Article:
Q But there’s not a feeling that they haven’t done enough on their own?
MR. EARNEST: Again, I’m confident that there are -- this is true with even our closest allies -- that we’re always encouraging them to do more. Even our NATO allies. We regularly get into this debate about how much more of a financial contribution we would like to see our NATO allies make to their defense budgets because we believe there is more that they could do to advance our shared interest and to strengthen our alliance.
And I’m confident that the President will come to his meeting with Prime Minister Sharif with some ideas about what more the Pakistanis could do to strengthen the relationship between our two countries and to advance the security interests of our two countries.
Q Thanks, Josh. Has the President met Justin Trudeau?
MR. EARNEST: That’s a good question. I’m not aware -- off the top of my head, I’m not aware of any individual meeting that they’ve had, but we can look into that for you.
Q Thanks, appreciate that. Now that Trudeau is leading Canada, and Australia and France also have progressives leading the way, as does this country, what does that say about the job left among some of the major economies in the world, do you think?
MR. EARNEST: I think it’s hard to compare those broader trends. I think ultimately these are citizens that are casting votes based on the political climate in each of their individual countries. I think it’s hard to -- maybe there’s somebody that knows a little bit more about current international politics than I do that might be able to draw a line between all of those elections, but my sense of politics is that each of these electorates is responding to dynamics inside their own country.
Q Keystone, we’ve talked a great deal about it. Does this tamp down that division or that divisiveness between this administration and the Canadian administration now that Trudeau will be moving into power?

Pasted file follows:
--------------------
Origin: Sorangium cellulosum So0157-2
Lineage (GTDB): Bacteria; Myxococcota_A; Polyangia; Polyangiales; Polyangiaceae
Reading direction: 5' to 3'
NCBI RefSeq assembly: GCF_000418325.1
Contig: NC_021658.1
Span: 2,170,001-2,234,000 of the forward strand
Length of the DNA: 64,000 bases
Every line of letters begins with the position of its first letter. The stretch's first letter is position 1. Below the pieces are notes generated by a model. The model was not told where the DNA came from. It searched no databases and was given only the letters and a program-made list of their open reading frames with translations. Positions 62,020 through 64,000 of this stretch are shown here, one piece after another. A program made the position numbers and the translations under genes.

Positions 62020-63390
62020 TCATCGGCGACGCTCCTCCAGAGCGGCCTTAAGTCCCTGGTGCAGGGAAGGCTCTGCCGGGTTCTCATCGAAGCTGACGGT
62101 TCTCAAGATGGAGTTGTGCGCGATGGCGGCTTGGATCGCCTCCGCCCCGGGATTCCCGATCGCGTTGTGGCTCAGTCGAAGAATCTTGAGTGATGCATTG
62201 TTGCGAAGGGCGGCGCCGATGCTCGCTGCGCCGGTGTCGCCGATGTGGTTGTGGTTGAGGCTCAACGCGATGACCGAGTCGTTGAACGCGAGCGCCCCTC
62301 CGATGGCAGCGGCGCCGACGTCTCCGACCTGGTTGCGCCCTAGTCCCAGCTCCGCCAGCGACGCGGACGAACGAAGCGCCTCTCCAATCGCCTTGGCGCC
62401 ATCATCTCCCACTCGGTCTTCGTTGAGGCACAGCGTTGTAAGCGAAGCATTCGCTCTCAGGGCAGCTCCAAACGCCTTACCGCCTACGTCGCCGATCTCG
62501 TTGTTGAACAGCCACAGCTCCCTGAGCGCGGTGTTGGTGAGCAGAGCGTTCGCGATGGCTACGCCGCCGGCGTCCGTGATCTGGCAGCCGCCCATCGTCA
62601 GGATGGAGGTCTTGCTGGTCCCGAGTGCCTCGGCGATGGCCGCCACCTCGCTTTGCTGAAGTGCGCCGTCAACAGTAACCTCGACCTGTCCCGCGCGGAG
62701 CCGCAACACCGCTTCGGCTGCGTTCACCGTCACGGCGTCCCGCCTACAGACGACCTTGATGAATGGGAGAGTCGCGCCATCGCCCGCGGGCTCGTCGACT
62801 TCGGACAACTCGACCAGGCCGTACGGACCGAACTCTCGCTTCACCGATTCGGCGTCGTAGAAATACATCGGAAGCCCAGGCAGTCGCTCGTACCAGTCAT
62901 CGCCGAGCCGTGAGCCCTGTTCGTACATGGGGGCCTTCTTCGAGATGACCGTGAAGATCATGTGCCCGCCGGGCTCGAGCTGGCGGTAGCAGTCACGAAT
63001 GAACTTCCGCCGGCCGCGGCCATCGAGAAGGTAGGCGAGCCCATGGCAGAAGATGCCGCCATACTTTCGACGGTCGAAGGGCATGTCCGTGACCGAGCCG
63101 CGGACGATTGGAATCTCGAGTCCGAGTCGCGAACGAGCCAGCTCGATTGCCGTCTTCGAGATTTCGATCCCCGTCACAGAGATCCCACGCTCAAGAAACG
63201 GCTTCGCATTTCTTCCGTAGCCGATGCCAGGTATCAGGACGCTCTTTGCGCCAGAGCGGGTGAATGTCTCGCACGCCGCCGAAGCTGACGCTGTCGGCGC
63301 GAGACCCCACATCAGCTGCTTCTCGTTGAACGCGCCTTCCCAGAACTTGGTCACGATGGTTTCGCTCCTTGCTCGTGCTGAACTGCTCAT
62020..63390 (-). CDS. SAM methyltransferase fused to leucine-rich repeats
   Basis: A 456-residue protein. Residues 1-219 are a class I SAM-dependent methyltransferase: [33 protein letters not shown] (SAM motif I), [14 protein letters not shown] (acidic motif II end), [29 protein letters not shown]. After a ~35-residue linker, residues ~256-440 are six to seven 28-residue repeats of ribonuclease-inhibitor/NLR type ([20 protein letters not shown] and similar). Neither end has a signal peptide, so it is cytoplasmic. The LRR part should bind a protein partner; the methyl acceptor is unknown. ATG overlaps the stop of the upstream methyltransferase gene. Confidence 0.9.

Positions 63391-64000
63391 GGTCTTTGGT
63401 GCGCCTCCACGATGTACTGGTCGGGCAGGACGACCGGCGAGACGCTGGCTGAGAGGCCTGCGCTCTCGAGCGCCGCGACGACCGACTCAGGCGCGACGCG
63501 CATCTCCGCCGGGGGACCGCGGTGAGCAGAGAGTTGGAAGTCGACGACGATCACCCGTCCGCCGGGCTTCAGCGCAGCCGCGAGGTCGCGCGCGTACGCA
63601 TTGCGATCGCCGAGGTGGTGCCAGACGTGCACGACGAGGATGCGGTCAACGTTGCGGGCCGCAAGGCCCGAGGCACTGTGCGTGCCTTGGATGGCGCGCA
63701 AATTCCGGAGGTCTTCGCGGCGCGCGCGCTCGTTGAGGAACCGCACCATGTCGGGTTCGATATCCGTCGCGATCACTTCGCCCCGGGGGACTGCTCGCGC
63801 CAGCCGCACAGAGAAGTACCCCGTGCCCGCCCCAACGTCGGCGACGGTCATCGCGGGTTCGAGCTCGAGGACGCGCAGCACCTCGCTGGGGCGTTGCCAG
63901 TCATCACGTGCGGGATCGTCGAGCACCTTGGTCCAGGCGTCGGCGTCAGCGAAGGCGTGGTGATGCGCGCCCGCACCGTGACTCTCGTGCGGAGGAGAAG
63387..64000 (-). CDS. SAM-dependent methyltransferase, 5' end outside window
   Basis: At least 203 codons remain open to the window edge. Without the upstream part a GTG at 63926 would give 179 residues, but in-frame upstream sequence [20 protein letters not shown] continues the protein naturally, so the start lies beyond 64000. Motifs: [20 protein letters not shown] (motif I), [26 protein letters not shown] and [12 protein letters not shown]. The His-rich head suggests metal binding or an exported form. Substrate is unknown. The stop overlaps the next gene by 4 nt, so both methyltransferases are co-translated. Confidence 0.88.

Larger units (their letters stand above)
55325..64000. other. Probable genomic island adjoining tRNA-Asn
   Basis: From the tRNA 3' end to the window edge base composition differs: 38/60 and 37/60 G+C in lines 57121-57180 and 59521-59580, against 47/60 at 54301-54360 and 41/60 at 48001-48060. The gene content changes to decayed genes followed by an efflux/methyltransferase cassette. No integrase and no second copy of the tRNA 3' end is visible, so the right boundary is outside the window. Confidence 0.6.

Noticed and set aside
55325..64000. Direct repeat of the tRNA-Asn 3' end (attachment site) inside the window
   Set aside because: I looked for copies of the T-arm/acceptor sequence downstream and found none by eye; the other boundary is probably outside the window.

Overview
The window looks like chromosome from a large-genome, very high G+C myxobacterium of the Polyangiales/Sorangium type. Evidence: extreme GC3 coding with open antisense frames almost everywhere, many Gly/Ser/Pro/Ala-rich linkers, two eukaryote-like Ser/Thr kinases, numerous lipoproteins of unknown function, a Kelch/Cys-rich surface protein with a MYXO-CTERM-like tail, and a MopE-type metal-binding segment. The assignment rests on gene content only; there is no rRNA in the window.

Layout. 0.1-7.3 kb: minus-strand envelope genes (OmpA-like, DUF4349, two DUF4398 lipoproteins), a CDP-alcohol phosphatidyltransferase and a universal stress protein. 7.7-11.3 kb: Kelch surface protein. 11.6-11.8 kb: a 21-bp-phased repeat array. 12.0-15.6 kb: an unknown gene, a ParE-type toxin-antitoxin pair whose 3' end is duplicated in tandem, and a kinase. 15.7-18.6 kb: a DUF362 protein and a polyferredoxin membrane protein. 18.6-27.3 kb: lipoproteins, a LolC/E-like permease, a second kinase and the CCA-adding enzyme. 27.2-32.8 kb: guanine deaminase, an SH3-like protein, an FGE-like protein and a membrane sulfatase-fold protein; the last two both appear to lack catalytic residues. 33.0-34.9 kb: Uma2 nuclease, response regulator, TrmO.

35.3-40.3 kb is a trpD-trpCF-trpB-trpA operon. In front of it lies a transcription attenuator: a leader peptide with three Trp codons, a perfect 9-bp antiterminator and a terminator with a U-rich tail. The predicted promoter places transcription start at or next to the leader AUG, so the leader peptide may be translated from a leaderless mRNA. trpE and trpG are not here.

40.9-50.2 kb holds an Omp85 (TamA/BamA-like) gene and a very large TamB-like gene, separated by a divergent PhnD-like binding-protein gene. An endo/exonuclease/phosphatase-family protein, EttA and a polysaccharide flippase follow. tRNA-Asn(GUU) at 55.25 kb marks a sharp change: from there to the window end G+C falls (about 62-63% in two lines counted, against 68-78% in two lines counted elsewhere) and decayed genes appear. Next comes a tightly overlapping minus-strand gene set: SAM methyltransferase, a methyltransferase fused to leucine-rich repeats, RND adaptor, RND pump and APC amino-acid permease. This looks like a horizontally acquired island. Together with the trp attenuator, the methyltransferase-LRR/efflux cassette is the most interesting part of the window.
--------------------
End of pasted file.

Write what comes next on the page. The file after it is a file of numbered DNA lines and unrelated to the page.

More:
MR. EARNEST: My sense is that the strength of the U.S.-Canada relationship is based on all those areas where we’ve been able to effectively work together to advance our shared interests. And whether that’s making commitments to the climate process in Paris, to fighting ISIL in Iraq and in Syria, or working cooperatively with 10 other nations in the Asia Pacific to advance our economic interests in the context of the Trans-Pacific Partnership, each of those represents substantial areas where the United States and Canada have been able to pursue our joint interests.
Q So Keystone is not a big deal, is that kind of what you’re saying?
MR. EARNEST: Well, I think what I’m saying is that all three of those other things that I just named are a much bigger deal. And ultimately, a decision will be rendered on the Keystone project, but I’m confident that regardless of what that final decision is, I have confidence and will continue to have confidence in the strength of the U.S.-Canada relationship.
Q Jim Webb steps out of the race on the Democratic side. Do you feel like his is a voice that has a place in Democratic politics? And why do you feel like he didn’t resonate for whatever reason?